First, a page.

Big East’s top rivals ending era
by Kevin Joseph, USA TODAY Sports
Jim Boeheim has seen plenty of change in his 37 years at the helm of Syracuse’s basketball program. As he has won 912 games, the college basketball landscape has undergone multiple realignments.
The latest conference upheaval threatens perhaps the one constant during Boeheim’s tenure: Syracuse-Georgetown. Since the Big East’s founding in 1979, an annual matchup between the schools has been as much of a certainty as death and taxes.
Since 1980, the intensity behind those games has been unquestioned as well, thanks to John Thompson Jr.
Riding a 57-game home winning streak, No. 2 Syracuse was not expecting much of a battle from Thompson’s group that season. But Georgetown’s hulking 6-10 coach established himself and his program with a signature 52-50 stunner vs. the Orange on Feb. 12, 1980.
After the victory, in an act of defiance and jubilation, Thompson declared, “Manley Field House (Syracuse’s former home venue) is officially closed.”
Decades later, Saturday’s Georgetown-Syracuse matchup in Washington looms as the final scheduled chapter in an epic saga. The schools have played each other 88 times since 1930, but 75 have come in the Big East era, during which both programs have won a national title and reached multiple Final Fours (Georgetown four; Syracuse three).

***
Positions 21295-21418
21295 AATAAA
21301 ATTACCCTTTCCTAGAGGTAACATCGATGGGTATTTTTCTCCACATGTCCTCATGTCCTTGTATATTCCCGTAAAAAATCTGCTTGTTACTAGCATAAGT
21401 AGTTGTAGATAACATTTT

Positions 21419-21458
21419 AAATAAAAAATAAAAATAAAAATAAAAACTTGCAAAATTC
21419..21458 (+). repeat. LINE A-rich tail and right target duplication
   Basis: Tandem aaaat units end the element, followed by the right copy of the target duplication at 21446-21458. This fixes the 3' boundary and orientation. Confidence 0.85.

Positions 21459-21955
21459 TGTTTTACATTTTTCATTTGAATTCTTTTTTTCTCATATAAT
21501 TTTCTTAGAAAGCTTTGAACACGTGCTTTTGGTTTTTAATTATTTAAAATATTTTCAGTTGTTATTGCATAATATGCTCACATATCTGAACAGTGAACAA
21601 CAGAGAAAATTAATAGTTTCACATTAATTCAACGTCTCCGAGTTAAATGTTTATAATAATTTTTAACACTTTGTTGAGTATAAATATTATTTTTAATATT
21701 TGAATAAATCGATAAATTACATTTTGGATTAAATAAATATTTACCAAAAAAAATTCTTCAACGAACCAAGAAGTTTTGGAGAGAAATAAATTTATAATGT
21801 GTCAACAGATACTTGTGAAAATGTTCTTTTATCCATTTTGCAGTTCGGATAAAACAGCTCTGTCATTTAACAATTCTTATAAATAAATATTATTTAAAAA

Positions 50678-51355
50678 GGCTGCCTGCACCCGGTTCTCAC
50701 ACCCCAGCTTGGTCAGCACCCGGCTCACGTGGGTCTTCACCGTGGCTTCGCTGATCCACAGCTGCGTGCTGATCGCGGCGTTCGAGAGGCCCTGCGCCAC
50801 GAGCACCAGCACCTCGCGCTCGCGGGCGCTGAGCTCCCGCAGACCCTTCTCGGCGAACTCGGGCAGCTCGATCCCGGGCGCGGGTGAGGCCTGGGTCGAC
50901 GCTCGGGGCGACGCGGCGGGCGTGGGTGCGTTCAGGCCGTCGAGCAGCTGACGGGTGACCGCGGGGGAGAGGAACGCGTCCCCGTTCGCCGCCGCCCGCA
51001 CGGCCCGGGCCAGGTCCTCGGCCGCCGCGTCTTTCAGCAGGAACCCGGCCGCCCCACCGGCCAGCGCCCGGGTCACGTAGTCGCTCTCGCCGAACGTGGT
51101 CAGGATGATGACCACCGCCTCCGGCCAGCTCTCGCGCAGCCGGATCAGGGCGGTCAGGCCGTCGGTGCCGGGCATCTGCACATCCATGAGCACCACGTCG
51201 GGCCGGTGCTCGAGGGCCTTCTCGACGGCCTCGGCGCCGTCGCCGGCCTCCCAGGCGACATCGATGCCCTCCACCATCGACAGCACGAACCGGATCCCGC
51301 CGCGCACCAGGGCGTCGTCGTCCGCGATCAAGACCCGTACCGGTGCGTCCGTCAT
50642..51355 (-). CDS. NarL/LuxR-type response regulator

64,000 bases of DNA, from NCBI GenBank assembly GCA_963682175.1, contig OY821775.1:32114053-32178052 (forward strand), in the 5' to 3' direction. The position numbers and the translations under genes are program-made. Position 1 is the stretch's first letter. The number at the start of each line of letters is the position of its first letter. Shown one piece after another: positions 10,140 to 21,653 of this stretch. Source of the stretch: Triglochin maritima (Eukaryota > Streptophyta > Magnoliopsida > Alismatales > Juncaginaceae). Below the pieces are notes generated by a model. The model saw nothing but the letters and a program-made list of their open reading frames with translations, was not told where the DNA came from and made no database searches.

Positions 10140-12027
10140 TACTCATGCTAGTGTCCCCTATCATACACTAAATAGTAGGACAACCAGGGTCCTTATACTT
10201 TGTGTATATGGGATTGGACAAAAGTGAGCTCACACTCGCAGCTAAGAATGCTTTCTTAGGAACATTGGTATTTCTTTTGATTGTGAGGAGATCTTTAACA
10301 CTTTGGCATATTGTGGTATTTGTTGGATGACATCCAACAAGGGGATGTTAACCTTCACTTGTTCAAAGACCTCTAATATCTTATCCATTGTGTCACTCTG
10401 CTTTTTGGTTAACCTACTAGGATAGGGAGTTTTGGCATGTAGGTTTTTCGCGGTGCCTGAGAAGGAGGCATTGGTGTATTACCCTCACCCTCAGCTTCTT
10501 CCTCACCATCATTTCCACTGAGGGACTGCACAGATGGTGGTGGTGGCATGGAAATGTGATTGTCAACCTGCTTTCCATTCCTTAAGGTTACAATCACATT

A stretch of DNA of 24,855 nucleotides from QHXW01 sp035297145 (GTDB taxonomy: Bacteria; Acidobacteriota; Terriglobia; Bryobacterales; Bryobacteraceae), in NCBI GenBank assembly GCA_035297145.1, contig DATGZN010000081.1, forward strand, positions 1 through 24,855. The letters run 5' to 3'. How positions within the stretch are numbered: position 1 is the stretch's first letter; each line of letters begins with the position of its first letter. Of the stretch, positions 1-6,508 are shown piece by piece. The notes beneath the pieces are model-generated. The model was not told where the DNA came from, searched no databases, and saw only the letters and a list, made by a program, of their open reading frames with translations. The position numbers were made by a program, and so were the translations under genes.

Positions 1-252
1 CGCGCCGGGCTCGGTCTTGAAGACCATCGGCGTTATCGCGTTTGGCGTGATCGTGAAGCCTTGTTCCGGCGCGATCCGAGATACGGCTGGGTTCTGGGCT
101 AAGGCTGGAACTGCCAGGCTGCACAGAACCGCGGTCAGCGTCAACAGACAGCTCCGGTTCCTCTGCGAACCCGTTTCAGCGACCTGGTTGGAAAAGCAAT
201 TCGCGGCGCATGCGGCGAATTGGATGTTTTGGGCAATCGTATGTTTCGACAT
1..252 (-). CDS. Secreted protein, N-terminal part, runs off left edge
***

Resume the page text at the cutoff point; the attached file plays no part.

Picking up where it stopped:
At the end of this season, Syracuse (23-7, 11-6) is departing for the ACC. Georgetown (23-5, 13-4) is leaving the Big East as we know it, too, bound with the so-called Catholic 7 to form a basketball-only conference as Big East schools with football interests such as Syracuse, Pittsburgh and Louisville have fled. The latter two are also ACC-bound.
“Sad? No. It’s life,” current Georgetown coach John Thompson III says. “Everything is an evolution. Everything changes.”
Thompson and Boeheim are confident the rivalry will continue as a non-conference matchup. Nonetheless, for more than 30years, Georgetown and Syracuse lived with that annual expectation of facing each other, typically with large conference stakes on the line.
“It was the premier rivalry during the history of the Big East,” Boeheim says. “At one time, for a 10- or 15-year period, it was probably the No. 1 rivalry in the country. It’s had a lot of emotional … [For more on Big East's top rivals ending era, click here.]